How To Negotiate With Estate Creditors
Unfortunately, when people die, their debts are not forgiven. After a person dies and leaves behind debts, those debts must be paid. Usually, when a person dies, any unpaid debt they leave behind is paid with the money left in the estate. If you were recently appointed as the personal representative of an estate, one of your most crucial duties is paying estate creditors the money they are owed.
If you are the personal representative of a California estate, you may be wondering how to handle creditors in probate. More specifically, you may be wondering how to negotiate with estate creditors. This article discusses how to negotiate with estate creditors.
Negotiating With Estate Creditors
Before discussing how to negotiate with estate creditors, it is crucial first to talk about sending notices to estate creditors and how to respond to creditor claims. As the personal representative of a deceased individual’s estate, you have a duty to notify estate creditors of the individual’s passing. According to California law, as a personal representative, you have an obligation to make reasonably diligent efforts to identify estate creditors. However, according to the law, you cannot be held liable for failing to give notice to a creditor unless in limited circumstances. For example, you may be liable for failing to provide a notice to a creditor if the creditor can show that you failed to notify them in bad faith.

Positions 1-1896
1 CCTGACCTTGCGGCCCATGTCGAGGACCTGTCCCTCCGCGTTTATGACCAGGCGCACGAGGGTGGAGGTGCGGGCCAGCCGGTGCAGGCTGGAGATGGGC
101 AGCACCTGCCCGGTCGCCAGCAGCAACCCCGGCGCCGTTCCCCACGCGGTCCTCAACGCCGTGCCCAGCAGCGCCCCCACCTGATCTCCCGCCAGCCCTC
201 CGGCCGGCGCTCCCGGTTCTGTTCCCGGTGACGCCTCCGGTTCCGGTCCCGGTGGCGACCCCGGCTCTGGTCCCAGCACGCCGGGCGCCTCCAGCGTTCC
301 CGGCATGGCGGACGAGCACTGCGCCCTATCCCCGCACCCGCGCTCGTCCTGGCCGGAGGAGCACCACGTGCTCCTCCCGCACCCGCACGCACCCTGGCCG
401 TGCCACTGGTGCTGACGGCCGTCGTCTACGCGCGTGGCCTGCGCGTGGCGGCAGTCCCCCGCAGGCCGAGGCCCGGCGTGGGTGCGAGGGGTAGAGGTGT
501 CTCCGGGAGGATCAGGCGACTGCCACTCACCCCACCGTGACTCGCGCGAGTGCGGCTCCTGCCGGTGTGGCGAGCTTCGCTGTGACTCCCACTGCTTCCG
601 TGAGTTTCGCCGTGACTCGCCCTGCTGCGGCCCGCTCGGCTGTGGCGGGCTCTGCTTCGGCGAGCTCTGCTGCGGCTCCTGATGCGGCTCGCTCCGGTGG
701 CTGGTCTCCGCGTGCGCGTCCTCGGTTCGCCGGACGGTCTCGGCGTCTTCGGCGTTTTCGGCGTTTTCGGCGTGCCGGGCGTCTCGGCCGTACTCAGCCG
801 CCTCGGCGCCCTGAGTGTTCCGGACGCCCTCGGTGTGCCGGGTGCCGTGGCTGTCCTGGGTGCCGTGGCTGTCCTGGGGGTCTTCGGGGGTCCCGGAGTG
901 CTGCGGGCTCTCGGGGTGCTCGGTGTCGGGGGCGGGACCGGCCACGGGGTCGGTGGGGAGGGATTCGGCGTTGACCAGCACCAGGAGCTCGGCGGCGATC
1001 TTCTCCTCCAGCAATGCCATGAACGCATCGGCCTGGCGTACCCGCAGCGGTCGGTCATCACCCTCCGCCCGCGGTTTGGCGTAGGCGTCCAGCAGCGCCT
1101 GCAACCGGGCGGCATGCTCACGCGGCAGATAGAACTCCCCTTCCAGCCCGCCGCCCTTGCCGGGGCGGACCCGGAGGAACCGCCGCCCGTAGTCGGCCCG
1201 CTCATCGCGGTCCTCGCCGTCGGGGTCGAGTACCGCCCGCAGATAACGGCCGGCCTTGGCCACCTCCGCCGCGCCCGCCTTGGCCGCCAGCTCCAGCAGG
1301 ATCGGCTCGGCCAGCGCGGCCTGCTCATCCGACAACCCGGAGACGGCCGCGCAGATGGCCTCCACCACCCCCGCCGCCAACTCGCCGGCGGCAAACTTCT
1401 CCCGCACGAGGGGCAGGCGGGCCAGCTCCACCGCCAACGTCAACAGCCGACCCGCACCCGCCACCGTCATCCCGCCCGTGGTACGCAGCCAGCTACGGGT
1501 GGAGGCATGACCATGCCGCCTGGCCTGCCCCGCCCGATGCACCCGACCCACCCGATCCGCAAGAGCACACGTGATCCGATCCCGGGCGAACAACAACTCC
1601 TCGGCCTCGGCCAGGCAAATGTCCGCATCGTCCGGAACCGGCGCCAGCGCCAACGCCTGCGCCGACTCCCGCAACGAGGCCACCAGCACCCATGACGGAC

When it comes to responding to creditor claims, you are required to respond to all claims in writing. However, personal representatives are not obligated to accept all creditor claims. A personal representative can reject invalid creditor claims.
So how do you negotiate with estate creditors? Generally, there are five steps to negotiating with an estate creditor. First, you must make sure that the debt is authentic. You must confirm that the creditor claim was not paid by the decedent before they died. A creditor could make a claim for a debt that was settled before the decedent died, either knowingly or unknowingly.
The second step to negotiating with estate creditors is preparing a settlement offer. A settlement offer is not the amount the estate owes the creditor. Instead, it is the maximum amount the estate can afford to pay the creditor.
After you have confirmed the authenticity of a creditor claim and have prepared a settlement offer, the next step is to contact the creditor and present the offer to them. Once you submit the offer, the creditor and you will negotiate and reach an agreement.
After reaching an agreement, you need to ask the creditor to provide you with a written agreement. Then lastly, send the creditor their payment, ensuring that you send a copy of the agreement alongside the payment.
Note: It is crucial that you remain with a copy of the agreement in case the creditor claims the debt was not paid. In addition to having a copy of the written agreement, ensure you have a copy of the payment receipt.
Contact a California Probate Lawyer
If you have questions about handling creditor claims during probate, contact the dedicated California probate attorney, Robert L. Cohen – The Probate Guy – today to schedule a telephonic consultation.